Hundreds of homes stand empty

MORE than 750 homes in the Suffolk Coastal area - which is suffering a housing crisis - are standing empty, according to a report today.Some of the properties have been empty for as long as 12 years, at a time when young couples are desperate to find a place to live to stay and work in the area.

MORE than 750 homes in the Suffolk Coastal area - which is suffering a housing crisis - are standing empty, according to a report today.

Some of the properties have been empty for as long as 12 years, at a time when young couples are desperate to find a place to live to stay and work in the area.

The astonishing figures include 129 properties in Felixstowe, 71 in Sutton, 68 in Woodbridge, 61 in Aldeburgh, and 27 in Kesgrave.

Although the figure represents only 1.5 per cent of all the homes in the district, the details will be a bitter blow to people who cannot afford to buy or rent their own homes.

In addition, the district has 2,390 second homes, standing empty much of the year while their owners live elsewhere - most of them in the Aldeburgh, Dunwich, Walberswick and Bawdsey areas.

Details of the figures have been revealed in research by councillors looking at ways to increase the amount of affordable housing - including more rented homes, cheap ones for sale, and part-ownership properties where people can pay rent and mortgage to get them on the housing ladder.

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Barry Slater, chairman of the council's affordable housing research group, said the group had a “long list” of potential action to increase the amount of affordable housing but wanted to see the issue given more prominence in the council's activities.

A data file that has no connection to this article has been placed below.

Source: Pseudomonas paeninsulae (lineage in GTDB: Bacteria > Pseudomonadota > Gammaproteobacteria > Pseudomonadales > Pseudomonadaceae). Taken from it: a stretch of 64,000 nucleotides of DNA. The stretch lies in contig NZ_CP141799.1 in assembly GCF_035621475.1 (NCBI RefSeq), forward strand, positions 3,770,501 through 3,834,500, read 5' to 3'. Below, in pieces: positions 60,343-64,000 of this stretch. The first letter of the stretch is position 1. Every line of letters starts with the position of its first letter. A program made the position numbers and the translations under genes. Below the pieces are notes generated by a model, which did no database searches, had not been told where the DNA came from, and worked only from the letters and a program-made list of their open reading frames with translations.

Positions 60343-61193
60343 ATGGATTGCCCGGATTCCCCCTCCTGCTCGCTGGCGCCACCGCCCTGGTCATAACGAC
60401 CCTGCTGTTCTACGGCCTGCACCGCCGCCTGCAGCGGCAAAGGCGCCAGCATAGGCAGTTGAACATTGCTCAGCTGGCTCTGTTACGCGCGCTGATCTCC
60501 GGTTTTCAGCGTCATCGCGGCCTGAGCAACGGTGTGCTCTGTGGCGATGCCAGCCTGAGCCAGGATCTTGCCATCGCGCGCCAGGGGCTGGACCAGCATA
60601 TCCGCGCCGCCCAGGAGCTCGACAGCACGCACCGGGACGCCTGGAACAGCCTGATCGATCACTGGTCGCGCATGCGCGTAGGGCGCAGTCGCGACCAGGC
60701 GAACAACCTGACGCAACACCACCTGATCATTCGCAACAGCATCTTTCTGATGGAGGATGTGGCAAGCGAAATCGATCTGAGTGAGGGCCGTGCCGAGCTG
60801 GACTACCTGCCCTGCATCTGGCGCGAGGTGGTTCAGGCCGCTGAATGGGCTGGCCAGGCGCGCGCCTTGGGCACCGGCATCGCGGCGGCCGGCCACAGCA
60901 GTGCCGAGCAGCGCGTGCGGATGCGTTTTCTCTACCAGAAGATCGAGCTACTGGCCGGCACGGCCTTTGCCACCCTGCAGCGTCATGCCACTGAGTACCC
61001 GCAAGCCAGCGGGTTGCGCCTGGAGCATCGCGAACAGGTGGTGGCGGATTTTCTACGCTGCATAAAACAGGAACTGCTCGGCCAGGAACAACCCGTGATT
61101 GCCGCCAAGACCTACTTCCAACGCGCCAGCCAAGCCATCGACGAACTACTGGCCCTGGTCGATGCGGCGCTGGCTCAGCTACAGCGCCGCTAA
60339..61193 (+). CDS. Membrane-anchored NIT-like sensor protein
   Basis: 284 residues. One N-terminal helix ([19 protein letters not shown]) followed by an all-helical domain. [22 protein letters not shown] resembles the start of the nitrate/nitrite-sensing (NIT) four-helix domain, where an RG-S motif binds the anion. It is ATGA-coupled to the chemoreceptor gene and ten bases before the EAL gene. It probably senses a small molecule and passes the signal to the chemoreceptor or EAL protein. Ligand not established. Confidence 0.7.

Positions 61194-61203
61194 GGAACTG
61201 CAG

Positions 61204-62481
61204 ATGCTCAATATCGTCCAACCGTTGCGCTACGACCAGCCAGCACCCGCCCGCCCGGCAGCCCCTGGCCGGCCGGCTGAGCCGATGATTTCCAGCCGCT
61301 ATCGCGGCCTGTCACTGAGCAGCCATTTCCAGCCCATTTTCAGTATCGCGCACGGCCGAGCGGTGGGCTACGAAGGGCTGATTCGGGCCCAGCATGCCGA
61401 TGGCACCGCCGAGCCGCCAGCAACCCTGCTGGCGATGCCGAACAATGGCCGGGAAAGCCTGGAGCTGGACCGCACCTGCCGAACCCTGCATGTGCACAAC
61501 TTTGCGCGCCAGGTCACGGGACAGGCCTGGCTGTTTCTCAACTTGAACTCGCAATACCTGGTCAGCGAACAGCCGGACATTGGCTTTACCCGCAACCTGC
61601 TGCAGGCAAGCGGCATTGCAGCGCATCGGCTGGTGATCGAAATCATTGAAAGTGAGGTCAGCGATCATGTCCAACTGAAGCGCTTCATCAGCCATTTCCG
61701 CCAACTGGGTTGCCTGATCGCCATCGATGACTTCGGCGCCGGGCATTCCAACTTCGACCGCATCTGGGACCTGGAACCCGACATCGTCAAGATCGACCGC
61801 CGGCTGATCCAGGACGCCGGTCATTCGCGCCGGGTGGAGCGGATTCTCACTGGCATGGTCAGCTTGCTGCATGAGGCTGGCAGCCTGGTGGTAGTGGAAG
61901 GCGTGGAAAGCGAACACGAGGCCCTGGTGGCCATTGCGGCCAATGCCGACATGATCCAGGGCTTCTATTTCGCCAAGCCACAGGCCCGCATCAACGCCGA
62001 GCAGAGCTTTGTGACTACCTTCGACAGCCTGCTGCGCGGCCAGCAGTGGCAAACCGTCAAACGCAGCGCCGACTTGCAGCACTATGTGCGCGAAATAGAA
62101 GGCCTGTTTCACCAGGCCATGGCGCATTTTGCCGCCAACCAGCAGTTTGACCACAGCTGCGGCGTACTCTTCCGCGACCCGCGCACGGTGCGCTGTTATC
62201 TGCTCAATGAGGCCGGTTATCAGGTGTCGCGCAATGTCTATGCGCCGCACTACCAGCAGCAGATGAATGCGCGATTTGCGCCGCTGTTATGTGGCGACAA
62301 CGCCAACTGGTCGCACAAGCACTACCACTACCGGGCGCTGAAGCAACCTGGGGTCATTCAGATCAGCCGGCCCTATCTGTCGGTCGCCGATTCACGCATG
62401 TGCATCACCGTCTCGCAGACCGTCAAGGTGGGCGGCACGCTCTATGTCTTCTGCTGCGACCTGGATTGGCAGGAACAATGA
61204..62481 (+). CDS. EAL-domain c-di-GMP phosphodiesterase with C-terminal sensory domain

“In particular, the group felt that more challenging annual targets for new provisions should be adopted and that the council should take a more pro-active approach in seeking the delivery of additional new accommodation,” he said.

Bringing back some of the 763 empty homes into use was one aim.

“If all of these properties could be brought back into occupation it would have a dramatic impact upon the current levels of housing need across the district,” said Mr Slater.

“Unfortunately, the council's ability to influence such a move has been limited until very recently to persuasion, with only compulsory purchase being available as a legal weapon.”

However, officers were now investigating the use of new laws brought in two years ago which could mean the council taking over the management of empty properties in private ownership.

WEBLINK: www.suffolkcoastal.gov.uk

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Opinion - page 4

Second story:

NEARLY 500 new affordable homes need to be built in the Suffolk Coastal area every year.

A district-wide housing needs survey commissioned in 2000 by the council revealed 484 new affordable homes a year were required to meet demand with a particular need for rented housing - a new survey is currently under way. In the past two years 105 were built.

Although there has been a considerable amount of new house building in recent years, much of it has been targeted at people already on the rungs of the housing ladder.

Changing social trends such as more young single people wanting a home of their own, people living longer, and the break up of relationships is creating a constantly increasing need for smaller and low-cost accommodation which has not been met by the market-led demand for large properties.

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